In another study of Arctic climate variability, Omstedt and Chen (2001) obtained a proxy record of the annual maximum extent of sea ice in the region of the Baltic Sea over the period 1720-1997.  In analyzing this record, they found that a significant decline in sea ice occurred around 1877.  In addition, they reported finding greater variability in sea ice extent in the colder 1720-1877 period than in the warmer 1878-1997 period.

Also at work in the Baltic Sea region, Jevrejeva (2001) reconstructed an even longer record of sea ice duration (and, therefore, extent) by examining historical data for the observed time of ice break-up between 1529 and 1990 in the northern port of Riga, Latvia.  The long date-of-ice-break-up time series was best described by a fifth-order polynomial, which identified four distinct periods of climatic transition: (1) 1530-1640, warming with a tendency toward earlier ice break-up of 9 days/century, (2) 1640-1770, cooling with a tendency toward later ice break-up of 5 days/century, (3) 1770-1920, warming with a tendency toward earlier ice break-up of 15 days/century, and (4) 1920-1990, cooling with a tendency toward later ice break-up of 12 days/century.

On the other hand, in a study of the Nordic Seas (the Greenland, Iceland, Norwegian, Barents and Western Kara Seas), Vinje (2001) determined that "the extent of ice in the Nordic Seas measured in April has decreased by 33% over the past 135 years."  He notes, however, that "nearly half of this reduction is observed over the period 1860-1900," and we note, in this regard, that the first half of this sea-ice decline occurred over a period of time when the atmosphere's CO2 concentration rose by only 7 ppm, whereas the second half of the sea-ice decline occurred over a period of time when the air's CO2 concentration rose by more than 70 ppm.  This observation clearly suggests that if the historical rise in the air's CO2 content has been responsible for the historical decrease in sea-ice extent, its impact over the last century has declined to less than a tenth of what its impact was over the preceding four decades, which in turn suggests that the increase in the air's CO2 content over the past 135 years has likely had nothing whatsoever to do with the concomitant decline in sea-ice cover.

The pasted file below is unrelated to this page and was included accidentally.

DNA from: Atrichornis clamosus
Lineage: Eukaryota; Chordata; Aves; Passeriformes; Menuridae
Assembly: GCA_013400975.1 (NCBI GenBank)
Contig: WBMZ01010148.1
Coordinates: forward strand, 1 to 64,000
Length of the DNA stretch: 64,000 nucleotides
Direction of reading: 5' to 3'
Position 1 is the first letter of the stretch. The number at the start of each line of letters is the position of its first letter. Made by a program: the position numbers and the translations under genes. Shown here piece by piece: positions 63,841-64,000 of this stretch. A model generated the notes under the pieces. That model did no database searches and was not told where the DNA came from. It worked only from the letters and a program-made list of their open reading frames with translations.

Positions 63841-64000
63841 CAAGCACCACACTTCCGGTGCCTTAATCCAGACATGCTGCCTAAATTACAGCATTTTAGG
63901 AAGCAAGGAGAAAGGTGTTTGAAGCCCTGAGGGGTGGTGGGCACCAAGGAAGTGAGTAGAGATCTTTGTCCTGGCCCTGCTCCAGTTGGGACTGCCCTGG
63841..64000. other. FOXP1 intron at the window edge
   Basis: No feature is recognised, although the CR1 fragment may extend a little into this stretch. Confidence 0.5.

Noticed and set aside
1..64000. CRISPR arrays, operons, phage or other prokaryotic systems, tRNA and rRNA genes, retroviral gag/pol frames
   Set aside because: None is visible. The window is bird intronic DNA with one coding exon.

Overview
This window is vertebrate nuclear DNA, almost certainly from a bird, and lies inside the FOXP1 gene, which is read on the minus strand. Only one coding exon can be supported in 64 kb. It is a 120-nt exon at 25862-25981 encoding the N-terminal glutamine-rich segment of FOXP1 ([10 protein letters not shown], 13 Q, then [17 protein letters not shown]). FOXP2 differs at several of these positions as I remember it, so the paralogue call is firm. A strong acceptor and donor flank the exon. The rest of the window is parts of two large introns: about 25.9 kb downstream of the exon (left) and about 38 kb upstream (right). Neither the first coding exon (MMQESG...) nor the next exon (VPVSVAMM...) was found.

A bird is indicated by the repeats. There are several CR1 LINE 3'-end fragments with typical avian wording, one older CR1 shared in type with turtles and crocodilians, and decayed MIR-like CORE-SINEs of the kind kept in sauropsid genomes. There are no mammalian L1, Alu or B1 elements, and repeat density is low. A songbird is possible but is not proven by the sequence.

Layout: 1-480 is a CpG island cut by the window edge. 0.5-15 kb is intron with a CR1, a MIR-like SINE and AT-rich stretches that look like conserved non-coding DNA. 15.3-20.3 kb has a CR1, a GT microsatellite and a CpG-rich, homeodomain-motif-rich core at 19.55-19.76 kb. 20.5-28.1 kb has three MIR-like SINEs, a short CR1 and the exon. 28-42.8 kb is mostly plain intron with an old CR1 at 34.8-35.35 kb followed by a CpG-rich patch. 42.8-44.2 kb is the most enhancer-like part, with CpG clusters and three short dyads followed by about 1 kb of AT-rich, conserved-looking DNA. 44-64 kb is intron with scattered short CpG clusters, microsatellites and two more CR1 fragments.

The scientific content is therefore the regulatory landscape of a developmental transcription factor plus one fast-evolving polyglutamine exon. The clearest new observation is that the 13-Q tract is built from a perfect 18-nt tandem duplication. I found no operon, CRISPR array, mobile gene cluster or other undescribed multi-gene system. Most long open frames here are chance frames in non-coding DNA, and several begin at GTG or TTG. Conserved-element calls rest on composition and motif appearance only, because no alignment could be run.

In a similar study of the Kara, Laptev, East Siberian and Chuckchi Seas, based on newly available long-term Russian observations, Polyakov et al. (2002) found "smaller than expected" trends in sea ice cover that, in their words, "do not support the hypothesized polar amplification of global warming."  Likewise, in a second study published the following year, Polyakov et al. (2003) report that "over the entire Siberian marginal-ice zone the century-long trend is only -0.5% per decade," while "in the Kara, Laptev, East Siberian, and Chukchi Seas the ice extent trends are not large either: -1.1%, -0.4%, +0.3% and -1.0% per decade, respectively."  Moreover, they say that "these trends, except for the Chukchi Sea, are not statistically significant," which observations tend to discredit climate model qualitative predictions of amplified warming in earth's polar regions in response to increases in the air's CO2 content, which in turn tends to discredit their quantitative predictions of CO2-induced global warming.

In light of this litany of findings, it is difficult to accept the climate-alarmist position that Northern Hemispheric sea ice is rapidly disintegrating in response to CO2-induced global warming.  Rather, the oscillatory behavior observed in so many of the sea ice studies suggests, in the words of Parkinson (2000), "the possibility of close connections between the sea ice cover and major oscillatory patterns in the atmosphere and oceans," including connections with: "(1) the North Atlantic Oscillation (e.g., Hurrell and van Loon, 1997; Johannessen et al., 1999; Kwok and Rothrock, 1999; Deser et al., 2000; Kwok, 2000, Vinje, 2001) and the spatially broader Arctic Oscillation (e.g., Deser et al., 2000; Wang and Ikeda, 2000); (2) the Arctic Ocean Oscillation (Polyakov et al., 1999; Proshutinsky et al., 1999); (3) a 'see-saw' in winter temperatures between Greenland and northern Europe (Rogers and van Loon, 1979); and (4) an interdecadal Arctic climate cycle (Mysak et al., 1990; Mysak and Power, 1992)."  The likelihood that Arctic sea ice trends are the product of such natural oscillations, Parkinson continues, "provides a strong rationale for considerable caution when extrapolating into the future the widely reported decreases in the Arctic ice cover over the past few decades or when attributing the decreases primarily to global warming," a caution with which we heartily agree.

One final study of note that should be mentioned here is that of Bamber et al. (2004), who used high-accuracy ice-surface elevation measurements (Krabill et al., 2000) of the largest ice cap in the Eurasian Arctic -- Austfonna, on the island of Nordaustlandet in northeastern Svalbard -- to evaluate ice cap elevation changes between 1996 and 2002.  They determined that the central and highest-altitude area of the ice cap, which comprises 15% of its total area, "increased in elevation by an average of 50 cm per year between 1996 and 2002," while "to the northeast of this region, thickening of about 10 cm per year was also observed."  They further note that the highest of these growth rates represents "as much as a 40% increase in accumulation rate (Pinglot et al., 2001)."